Frederick Douglass Kate Chopin Analysis

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Every book is different because every writer will have their own unique style of presenting their thoughts and ideas. These differences can be seen in the different stylistic elements that an author will employ and how they utilize them. In the Narrative of Frederick Douglass, Douglass attempts to demonstrate the horrors of slavery. In The Awakening, Kate Chopin demonstrates how the main character Edna is unpleased with the standard roles of women. When developing their purposes Frederick Douglas and Kate Chopin utilized various stylistic elements in mostly different manners. Kate Chopin and Frederick Douglass present their stories from different point of views in order to present the theme that the characters situations are miserable. Douglass …show more content…

Douglass’s and Chopin’s rhetoric are mainly similar in their use of pathos to develop the idea that the situation the characters are facing are terrible. For example, Douglass uses pathos in the lines, “ The head, neck, and shoulders of Mary were literally cut to pieces. I have frequently felt her head, and found it nearly covered with festering sores, caused by the lash of her cruel mistress… (Douglass, VI)” Douglass uses this crude description of the slave Mary to appeal to the audience’s emotions and to express how slavery was an abomination. Chopin also uses pathos in the lines, “The tears came so fast to Mrs. Pontellier’s eyes that the damp sleeve of her peignoir no longer served to dry them… she could not have told why she was crying. Such experiences as the foregoing were not uncommon in her married life. (Chopin III)” Chopin uses the super detailed description of Edna crying to appeal to the audience and demonstrate how Edna’s current situation is exceedingly unpleasant. In both situations the authors use pathos to appeal to the audience and show the characters in dark and unpleasant situations to display how horrendous their situations …show more content…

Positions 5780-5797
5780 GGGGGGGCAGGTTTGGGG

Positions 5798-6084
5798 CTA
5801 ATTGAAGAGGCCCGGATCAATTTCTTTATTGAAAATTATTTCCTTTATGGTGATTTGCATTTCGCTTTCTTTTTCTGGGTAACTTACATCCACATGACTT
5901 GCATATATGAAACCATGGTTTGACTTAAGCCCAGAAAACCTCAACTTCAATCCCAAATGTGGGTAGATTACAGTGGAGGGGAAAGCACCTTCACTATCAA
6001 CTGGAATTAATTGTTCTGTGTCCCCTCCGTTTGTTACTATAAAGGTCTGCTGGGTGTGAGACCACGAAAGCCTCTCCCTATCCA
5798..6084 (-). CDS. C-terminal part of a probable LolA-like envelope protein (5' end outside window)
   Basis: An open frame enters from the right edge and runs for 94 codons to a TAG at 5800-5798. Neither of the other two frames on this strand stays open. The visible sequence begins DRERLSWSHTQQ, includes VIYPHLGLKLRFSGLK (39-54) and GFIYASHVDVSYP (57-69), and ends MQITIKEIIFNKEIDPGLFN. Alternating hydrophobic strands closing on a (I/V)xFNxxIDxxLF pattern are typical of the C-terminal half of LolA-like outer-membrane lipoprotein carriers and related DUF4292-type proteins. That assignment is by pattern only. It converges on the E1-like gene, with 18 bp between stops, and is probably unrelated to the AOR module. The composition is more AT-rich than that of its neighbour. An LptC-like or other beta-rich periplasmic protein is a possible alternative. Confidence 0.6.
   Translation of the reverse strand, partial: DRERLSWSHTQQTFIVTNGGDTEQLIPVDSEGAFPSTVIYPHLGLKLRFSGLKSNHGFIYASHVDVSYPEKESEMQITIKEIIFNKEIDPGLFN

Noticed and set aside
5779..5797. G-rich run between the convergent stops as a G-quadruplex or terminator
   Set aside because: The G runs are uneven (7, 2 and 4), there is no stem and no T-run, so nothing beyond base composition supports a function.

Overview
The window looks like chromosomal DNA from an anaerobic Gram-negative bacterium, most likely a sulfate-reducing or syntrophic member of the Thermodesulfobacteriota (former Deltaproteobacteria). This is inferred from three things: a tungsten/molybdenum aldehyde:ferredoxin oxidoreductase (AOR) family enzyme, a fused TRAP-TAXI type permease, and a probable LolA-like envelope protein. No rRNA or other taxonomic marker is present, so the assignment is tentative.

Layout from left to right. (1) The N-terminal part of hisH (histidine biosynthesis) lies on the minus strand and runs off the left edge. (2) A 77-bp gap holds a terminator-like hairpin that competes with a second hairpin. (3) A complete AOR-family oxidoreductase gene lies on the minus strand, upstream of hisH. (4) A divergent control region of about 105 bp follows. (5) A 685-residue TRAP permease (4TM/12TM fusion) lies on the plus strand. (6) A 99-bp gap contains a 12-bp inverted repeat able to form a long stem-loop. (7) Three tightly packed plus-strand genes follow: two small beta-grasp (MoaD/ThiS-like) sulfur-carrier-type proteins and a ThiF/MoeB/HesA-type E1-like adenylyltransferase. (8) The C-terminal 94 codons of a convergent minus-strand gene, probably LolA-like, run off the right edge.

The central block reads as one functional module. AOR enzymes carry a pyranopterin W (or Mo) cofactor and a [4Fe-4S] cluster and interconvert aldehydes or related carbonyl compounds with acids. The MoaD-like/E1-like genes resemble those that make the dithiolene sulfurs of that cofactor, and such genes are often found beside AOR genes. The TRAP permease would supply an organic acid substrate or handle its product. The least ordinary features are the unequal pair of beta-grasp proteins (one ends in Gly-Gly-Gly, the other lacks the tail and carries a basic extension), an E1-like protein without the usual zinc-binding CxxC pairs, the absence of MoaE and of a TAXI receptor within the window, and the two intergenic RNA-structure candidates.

Douglass presents his piece from a first person viewpoint while Chopin uses a third-person omniscient viewpoint. Douglass has a dark and sickened tone which creates a sympathetic mood while Chopin uses a progressive tone that creates an accepting mood. The two authors’ styles are different they are similar in regards to their use of rhetoric. They both use pathos to appeal to the audience’s emotions and show the horrors of the characters situations. In conclusion, Frederick Douglass and Kate Chopin utilize various stylistic devices in completely different ways to convey their themes and

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